Daily Archives: June 4, 2014

Part 11: A father’s cry for his son Re: failure of a Delaware charter school promise #netde #edude

The Game Of Puppets

Chapter 10: of the Monday meeting, the conditions, google, and the all-nighter

A Game Of Puppets Fact #19: On the day of Jon’s Monday meeting, Miley Cyrus and Liam Hemsworth broke off their engagement.  Many fans reportedly knew the end was coming because Miley had unfollowed Liam on Twitter.  Some fans cried.

A Game Of Puppets Fact #20: REDACTED

Monday morning arrived, and Jon and his parents drove to the school.  They waited in the lobby, and in attendance were Sir Yosemite, Sir Lancelot, Miss Storm, and Miss Interpretation.  They all sat down in the same conference room they had been in many times before.  Sir Yosemite explained that they were all there for Jon, and he wanted to start off with everybody introducing themselves.  Everyone did.  He then indicated “This meeting will be civil” as his voice became very serious.  Jon’s mother said “So does that mean you won’t yell at me like you did on the phone Friday?”  Sir Yosemite’s face turned bright red, and he pounded his fist on the table, and loudly declared “This meeting is over.   Your son is suspended for three days, and when he returns on Thursday a policeman will be waiting for him.”  Everyone in the room was in a state of shock.  Jon’s father asked “Do I need to get an attorney?”, to which Sir Yosemite responded “You do that!”  Miss Interpretation asked to speak with Jon’s mother while everyone else left the room.  While Jon and his father waited outside the conference room, Miss Storm ran to Sir Yosemite and said “Calm down Sir, do you need water?”  Jon’s father looked in and he was afraid Sir Yosemite was going to have a heart attack.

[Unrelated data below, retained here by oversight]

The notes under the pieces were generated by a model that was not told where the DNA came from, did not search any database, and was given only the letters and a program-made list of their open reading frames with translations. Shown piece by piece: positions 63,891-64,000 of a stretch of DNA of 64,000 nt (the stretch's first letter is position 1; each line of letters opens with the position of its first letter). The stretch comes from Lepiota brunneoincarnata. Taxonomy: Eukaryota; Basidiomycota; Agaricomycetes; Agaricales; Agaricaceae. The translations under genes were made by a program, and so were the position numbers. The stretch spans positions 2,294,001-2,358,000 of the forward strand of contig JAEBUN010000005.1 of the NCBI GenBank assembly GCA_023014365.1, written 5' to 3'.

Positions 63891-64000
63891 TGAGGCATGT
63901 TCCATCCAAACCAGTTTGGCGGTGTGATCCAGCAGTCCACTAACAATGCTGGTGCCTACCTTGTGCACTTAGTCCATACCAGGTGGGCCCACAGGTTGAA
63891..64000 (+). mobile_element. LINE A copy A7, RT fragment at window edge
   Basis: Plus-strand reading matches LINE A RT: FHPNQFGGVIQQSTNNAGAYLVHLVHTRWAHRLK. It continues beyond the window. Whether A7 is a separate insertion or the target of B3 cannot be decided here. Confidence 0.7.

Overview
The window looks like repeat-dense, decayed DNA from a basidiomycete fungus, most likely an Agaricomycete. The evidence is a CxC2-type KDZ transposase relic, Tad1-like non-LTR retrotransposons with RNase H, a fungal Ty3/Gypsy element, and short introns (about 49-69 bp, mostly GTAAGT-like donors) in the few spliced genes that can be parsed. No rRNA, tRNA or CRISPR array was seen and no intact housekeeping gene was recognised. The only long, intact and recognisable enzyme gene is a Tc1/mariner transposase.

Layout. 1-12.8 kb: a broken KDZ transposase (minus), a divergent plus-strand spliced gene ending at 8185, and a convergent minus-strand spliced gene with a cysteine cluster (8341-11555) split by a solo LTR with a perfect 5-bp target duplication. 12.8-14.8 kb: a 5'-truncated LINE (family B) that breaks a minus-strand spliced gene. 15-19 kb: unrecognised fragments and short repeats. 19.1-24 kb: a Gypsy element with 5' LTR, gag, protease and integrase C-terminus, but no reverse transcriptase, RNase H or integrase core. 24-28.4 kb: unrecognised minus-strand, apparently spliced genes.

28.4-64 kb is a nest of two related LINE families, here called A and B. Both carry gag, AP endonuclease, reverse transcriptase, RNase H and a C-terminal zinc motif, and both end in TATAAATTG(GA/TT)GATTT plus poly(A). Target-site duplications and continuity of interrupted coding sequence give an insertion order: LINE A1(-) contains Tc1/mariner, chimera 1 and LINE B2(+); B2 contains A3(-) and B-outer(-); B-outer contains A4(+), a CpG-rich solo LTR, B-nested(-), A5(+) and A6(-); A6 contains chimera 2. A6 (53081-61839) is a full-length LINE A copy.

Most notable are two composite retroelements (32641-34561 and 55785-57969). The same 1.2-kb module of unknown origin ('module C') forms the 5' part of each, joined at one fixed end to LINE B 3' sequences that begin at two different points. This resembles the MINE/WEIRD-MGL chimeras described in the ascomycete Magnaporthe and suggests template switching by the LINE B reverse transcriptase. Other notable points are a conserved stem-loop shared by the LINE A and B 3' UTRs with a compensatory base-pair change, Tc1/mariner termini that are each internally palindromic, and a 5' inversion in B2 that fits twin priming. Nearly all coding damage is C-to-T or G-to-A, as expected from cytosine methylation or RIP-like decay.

Jon’s mother came out of the room with Miss Interpretation and said “The meeting’s over.”  Jon’s mother was furious.  She looked at Jon and said “Okay, I guess we can go to the beach today.”  Sir Lancelot looked at her and said “Yeah, cause that will solve the problem.  Your son made terroristic threats and you want to take him to the beach.”  Jon’s mother explained that her son was just suspended for three days and no schoolwork was given to him at all.  She also explained what Jon said was not a terroristic threat.  Jon’s parents had experience in the past with those types of threats from a neighbor in California, so they had researched the laws on terroristic threats.  Sir Lancelot said the work would be ready the next day.

Jon’s mother had to attend a work meeting, but Jon and his father went home.  Jon’s father was frantically pacing around the house wondering what to do next.  He remembered the email he had sent to Lady Kathryn the previous May, and he indicated what he would do the next time his son was suspended without a Manifestation Determination being done.  So he called the King Of Charters at the Kingdom of Del state office.  The King explained he couldn’t do anything until Jon’s father had gone to the school board first.  Jon’s father emailed The Board, and a few hours later he received a response that they weren’t getting involved.  Jon called the school and requested copies of all Jon’s behavioral records.  They indicated it would take a week or so to get them all together.